The world's most famous church, Notre-Dame, is still "standing" two years after the Paris fire. President Emmanuel Macron praised the laborious restoration of Notre-Dame de Paris on Thursday, two years after a fire destroyed the cathedral's centuries-old attic and sent its spire plummeting through the vaults below.
But while the building itself may be intact, that isn't true for all it contains. The fire caused an estimated $150 million in damage, and many feared this would be the end of the cathedral's famed stained glass windows. They were only saved when the firefighters went inside to protect them from heat exposure.
After the fire, researchers spent three years examining the wreckage. They concluded that most of the art was not damaged by the fire but instead had been stolen over time. Police have said they believe the thieves wanted to sell the artwork on the black market.
In addition to the paintings, the fire also destroyed much of the cathedral's roof, which has since had to be replaced. And although the tower remains standing, it too will need to be rebuilt once funds are raised.
When construction is done, experts say the new version of Notre-Dame will look very similar to the original building. But some changes will be apparent even from far away: The new cathedral will be white with blue accents instead of gray with gold details. It will also feature thin walls and a flat roof for better visibility.
More than a year after a horrific fire destroyed large portions of Paris' Notre-Dame Cathedral, French President Emmanuel Marcon has confirmed that the church's famous, collapsed spire would be restored precisely as it was. This is a departure for Marcon, who earlier stated that he had envisioned a fresh vision for the reconstructed Notre-Dame. However, he did indicate that the returned spire would not be its original form - rather, it will be taller and with more bells.
Notre-Dame's spire was among the first structures to be used as a bell tower, being built around 1180. The cathedral's spire fell during the French Revolution in 1793. Since then, it has been considered a symbol of France and the Catholic Church together. After the fire, leaders from around the world sent letters expressing their condolences over the loss of the cathedral. In January 2018, French media reported that work had begun on bringing the burned section of the spire back to life.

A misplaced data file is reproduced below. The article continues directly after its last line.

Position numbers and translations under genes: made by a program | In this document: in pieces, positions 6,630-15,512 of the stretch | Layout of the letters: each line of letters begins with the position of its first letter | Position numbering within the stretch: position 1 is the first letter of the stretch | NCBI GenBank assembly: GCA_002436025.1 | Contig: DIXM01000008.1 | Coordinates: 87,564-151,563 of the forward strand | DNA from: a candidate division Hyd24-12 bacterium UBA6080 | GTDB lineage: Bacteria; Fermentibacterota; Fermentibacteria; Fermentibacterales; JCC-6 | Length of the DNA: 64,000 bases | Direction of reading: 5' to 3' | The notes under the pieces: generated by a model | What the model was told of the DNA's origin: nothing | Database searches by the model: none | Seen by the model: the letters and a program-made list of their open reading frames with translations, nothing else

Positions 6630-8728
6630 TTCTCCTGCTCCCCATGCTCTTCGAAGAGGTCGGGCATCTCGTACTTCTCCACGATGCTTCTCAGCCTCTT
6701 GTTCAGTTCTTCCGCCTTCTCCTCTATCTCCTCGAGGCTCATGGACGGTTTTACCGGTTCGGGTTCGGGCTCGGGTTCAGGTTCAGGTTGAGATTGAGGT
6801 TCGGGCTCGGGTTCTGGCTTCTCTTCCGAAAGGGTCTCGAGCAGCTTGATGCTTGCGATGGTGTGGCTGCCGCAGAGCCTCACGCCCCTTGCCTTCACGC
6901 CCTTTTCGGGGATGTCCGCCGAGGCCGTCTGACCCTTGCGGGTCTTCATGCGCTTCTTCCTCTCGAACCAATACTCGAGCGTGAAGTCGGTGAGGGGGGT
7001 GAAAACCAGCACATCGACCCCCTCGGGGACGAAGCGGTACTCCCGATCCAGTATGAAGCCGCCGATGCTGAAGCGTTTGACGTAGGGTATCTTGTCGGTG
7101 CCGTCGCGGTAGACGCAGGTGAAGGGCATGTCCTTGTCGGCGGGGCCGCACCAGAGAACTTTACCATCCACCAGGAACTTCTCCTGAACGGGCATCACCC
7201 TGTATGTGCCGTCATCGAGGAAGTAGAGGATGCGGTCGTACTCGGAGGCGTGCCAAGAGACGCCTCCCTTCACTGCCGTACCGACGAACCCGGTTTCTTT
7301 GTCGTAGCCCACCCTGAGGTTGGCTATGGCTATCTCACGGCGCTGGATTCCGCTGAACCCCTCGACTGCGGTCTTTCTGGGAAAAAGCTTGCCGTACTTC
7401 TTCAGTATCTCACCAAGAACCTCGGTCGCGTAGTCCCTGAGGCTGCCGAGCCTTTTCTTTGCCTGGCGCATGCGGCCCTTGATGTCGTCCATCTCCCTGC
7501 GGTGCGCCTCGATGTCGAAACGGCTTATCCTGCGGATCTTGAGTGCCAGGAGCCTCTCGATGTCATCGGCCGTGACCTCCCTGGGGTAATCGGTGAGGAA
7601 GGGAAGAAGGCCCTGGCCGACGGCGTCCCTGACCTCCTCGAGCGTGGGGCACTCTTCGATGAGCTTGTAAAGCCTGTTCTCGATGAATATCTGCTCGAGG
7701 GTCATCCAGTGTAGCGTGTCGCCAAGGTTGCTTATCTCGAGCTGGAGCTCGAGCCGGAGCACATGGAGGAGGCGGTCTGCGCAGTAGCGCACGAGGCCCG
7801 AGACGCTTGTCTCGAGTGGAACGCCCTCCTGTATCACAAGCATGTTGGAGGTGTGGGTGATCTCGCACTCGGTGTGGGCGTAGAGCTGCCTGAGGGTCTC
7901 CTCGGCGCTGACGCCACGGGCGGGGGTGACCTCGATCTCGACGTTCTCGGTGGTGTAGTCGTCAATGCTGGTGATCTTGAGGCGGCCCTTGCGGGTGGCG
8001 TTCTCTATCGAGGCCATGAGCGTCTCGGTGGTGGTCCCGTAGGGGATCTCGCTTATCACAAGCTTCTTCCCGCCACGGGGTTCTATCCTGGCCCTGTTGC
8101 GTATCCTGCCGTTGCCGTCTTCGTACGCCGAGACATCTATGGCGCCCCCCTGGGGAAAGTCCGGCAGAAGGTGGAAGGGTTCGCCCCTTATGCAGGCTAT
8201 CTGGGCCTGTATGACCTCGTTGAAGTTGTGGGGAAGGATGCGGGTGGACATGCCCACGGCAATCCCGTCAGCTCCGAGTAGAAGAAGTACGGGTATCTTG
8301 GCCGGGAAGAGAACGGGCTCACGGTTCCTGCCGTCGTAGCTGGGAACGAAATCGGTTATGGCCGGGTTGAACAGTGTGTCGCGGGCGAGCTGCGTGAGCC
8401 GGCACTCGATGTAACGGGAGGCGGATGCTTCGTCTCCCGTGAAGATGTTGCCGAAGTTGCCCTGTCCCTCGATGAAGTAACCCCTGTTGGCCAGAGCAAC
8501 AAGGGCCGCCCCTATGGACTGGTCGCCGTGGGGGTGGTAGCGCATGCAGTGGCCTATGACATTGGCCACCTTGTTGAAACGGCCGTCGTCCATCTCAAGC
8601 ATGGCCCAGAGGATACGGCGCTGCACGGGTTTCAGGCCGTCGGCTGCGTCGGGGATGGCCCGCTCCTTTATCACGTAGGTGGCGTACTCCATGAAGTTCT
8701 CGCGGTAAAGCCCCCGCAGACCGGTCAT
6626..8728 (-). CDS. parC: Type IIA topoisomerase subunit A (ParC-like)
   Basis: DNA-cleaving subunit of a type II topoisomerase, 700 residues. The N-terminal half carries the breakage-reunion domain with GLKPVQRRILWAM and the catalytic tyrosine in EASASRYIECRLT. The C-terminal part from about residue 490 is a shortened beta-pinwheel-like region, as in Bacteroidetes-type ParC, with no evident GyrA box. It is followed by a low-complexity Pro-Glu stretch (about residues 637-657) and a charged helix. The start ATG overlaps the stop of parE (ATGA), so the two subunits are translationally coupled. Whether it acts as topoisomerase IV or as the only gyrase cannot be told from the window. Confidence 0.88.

After years of planning and construction, officials announced in April 2019 that the rebuilt cathedral would be completed by the end of the year. The total cost of restoration projects is expected to reach $150 million ($136 million). Of this amount, $10 million will go toward rebuilding the roof of the nave.
When it opens again in 2024, visitors will be able to walk under the spire for the first time since the fire. It is expected that this will increase tourism to the area around the cathedral.
After a three-month hiatus owing to the COVID-19 epidemic, building on Notre-Dame Cathedral began on June 8. The effort is centered on removing the charred scaffolding that had ringed the spire. The spire was being restored in 2019 when it was destroyed by fire on April 15.
Notre-Dame Cathedral is one of France's most famous landmarks and has been described as the "jewel of French architecture". Construction on the cathedral started in 1163 and it was not completed until 1250. It has been listed as a World Heritage Site since 1979.
The blaze that broke out during renovations to the spire caused significant damage to the nave of the church. Although the flames were brought under control quickly, smoke damage caused by the fire affected some parts of the interior for several months after the incident.
When construction on the cathedral stopped due to the COVID-19 epidemic, workers removed the scaffolding surrounding the spire because they were no longer needed for its restoration. However, these measures also prevented any immediate repairs from being done to the damaged structure. As such, the spire was not protected against the cold French winters and large amounts of snow and ice accumulated on it over time, gradually causing more damage. On March 31, 2020, the French government announced that it would fund the reconstruction of the spire.